Michelin Pilot Super Sports taking the RS3 from great to truly gripping

Kelza

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Finally :)
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Kelza

MODERATOR
Staff member
Moderator
Yeah i will marcus was told to not launch the car straight away by audi, run in the tyres about 20 miles ,so wanted to give them a good testing ..as said just got some autobahn so going try it :)
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MBK

Registered User
Michelin Pilot Super Sports (MPSS) are the best road tyre I have ever experienced with no reservations.

I've started this update to the MPSS review strongly because a couple of days away from the end of life of the first set on my RS3 they have been everything the Michelin marketing material promised. This is going to be a tyre bore post but I think that's ok because many other RS3 owners want to know where to spend their money when it comes to replacement tyres.

After about 8000 miles, including 300 on track (150 wet/150 dry), another 100 on a handling day dancing between the cones and plenty of spirited cross country cornering that I've posted about on here my front MPSS 235/35 tyres are ready for replacement.

Even Wear
But just take a look at how well they have held up:


The wear is as good as identical across the width of the tyre. At 235 width most tyres I've experienced wear either the edges (Conti 5p oh deary me) or the centre of the tyre because the tyre deforms and bulges in the middle at high speed. Michelins use of stronger binding for the centre of the tyre has worked it's magic here, demonstrated by the even wear rate. Even the track mighty Toyo R888 will destroy it's centre section in a few miles of high speed driving if the temperatures are not controlled.

Shoulder Wear
Even more impressive is the tyre edge or shoulder wear. The MPSS still retains the same pattern as when new and that is remarkable:


To have withstood the occasional trackside kerb, understeer push on through high speed corners and the occasional over excited entry to a tight roundabout is something I've seen no other tyre do. The outer edge tread blocks were falling apart on the Conti 5Ps at 3000 miles as a comparison. This isn't something that worries me and I ran my Conti's to 8K but I know others have been convinced by dealers to replace the front tyres at as little as 4k miles.

Inner Edge
The inner edge is equally in tact:


The inner edge of the tyre is equally intact. This isn't a great picture but it's one I wanted to show because I've lost count of the number of times I've seen tyres look perfect on the outer edge but be worn to the canvass on the inner edge. The MPSS again maintains an even wear pattern.

Longevity

I'm probably not the best person to ask about longevity but the MPSS lasted about 8000 miles on my RS3. The advantage over the Conti 5P is that performance remained strong to the end of the life of the tyre, the Conti was a real handful below 3mm.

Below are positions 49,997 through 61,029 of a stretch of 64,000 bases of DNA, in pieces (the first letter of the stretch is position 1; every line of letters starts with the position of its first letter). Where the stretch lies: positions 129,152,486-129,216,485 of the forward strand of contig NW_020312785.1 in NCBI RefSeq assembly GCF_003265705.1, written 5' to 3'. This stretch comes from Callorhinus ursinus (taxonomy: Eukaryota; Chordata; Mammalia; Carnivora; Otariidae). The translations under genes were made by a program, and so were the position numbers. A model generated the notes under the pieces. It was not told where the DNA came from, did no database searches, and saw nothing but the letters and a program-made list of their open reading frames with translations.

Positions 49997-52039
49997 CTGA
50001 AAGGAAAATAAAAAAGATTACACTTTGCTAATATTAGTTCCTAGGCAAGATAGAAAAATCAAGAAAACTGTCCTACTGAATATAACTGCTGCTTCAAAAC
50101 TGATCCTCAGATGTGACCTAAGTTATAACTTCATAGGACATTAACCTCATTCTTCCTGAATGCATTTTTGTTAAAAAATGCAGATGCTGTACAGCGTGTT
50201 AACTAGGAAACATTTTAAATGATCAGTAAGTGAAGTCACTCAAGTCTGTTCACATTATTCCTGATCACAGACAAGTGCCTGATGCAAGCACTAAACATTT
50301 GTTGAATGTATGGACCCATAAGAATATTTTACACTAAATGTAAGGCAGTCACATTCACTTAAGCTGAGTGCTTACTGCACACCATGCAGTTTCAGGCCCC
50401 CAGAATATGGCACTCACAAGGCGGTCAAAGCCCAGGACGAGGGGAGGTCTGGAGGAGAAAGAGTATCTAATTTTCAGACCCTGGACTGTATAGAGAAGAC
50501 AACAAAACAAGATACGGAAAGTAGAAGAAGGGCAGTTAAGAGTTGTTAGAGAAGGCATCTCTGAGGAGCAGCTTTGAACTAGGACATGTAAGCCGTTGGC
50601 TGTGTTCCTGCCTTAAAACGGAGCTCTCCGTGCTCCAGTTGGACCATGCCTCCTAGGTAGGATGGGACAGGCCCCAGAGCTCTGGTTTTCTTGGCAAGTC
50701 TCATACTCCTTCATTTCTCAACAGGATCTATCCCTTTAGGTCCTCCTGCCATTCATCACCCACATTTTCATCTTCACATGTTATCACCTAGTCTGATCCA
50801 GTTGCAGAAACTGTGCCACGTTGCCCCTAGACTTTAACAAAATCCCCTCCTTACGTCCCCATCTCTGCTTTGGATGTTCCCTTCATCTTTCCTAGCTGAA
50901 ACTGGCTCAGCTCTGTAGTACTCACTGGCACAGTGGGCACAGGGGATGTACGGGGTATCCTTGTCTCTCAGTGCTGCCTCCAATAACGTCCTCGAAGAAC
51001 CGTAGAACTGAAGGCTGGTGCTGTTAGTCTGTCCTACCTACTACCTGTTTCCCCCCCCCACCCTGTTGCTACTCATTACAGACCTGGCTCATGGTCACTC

Fuel Consumption

Unquestionably the MPSS being a grippier tyre dropped the RS3 average about 1.5 mpg on each tank of fuel (27.5mpg on Conti 5P vs 26 mpg on MPSS), a tiny price to pay for the far greater performance in my opinion. Interstingly since the APR Stage I map the fuel consumption average is up to almost 29mpg...

Wet Weather Performance

Although the MPSS has a lower rating than the Conti 5P I could tell no difference. I prefer the handling of the car on the MPSS, I feel much more aware of the limit of grip and able to react to it. Yes the car will move around a degree ot 2 more but ultimately it's the same secure grip and go feeling, just that bit more alive.

On track (dry)

The biggest compliment i can give the MPSS is that they almost have the drip of Toyo R888's on a dry track. Yet at the same time you can enjoy (eg overtake everything!) if it rains and drive home safely on wet roads which is not an experience I'd want to repeat on R888s. You need the youthful invincibility of youth to drive on R888s in the wet for too long.

Yes the MPSS howl and complain as they reach the limits of grip but somehow they continue to grip. When you do reach the edge of adhesion the slide is neutral, progressive and controllable. After 10 laps the performance remains consistent and for track days a 10 lap stint is enough because by then everything from the brakes and tyres to the engine are getting a little warm.

On track Wet

A heart in mouth moment as the front tyres slide wide through a 65mpg right hand corner is about as exciting as the MPSS ever got, because the brief slide through some deep water was followed by an immediate return to full grip. Wet weather on track makes these tyres come to life, get them warm and the grip levels are insane. There is nothing to match the RS3 in the wet (luckily no TTRS or other fast Audi's have been present!), ultimate peak speeds ar down by 10mpg but the lap integrity is maintained. By contrast anything front wheel drive is spinning it's power away. Most RWD cars sensibly stay in the pits, or prepare to pirouette. Seriously if you want some fun go to a wet track day with the RS3 you will get some open jawed amazement at the speed the car can carry in those conditions.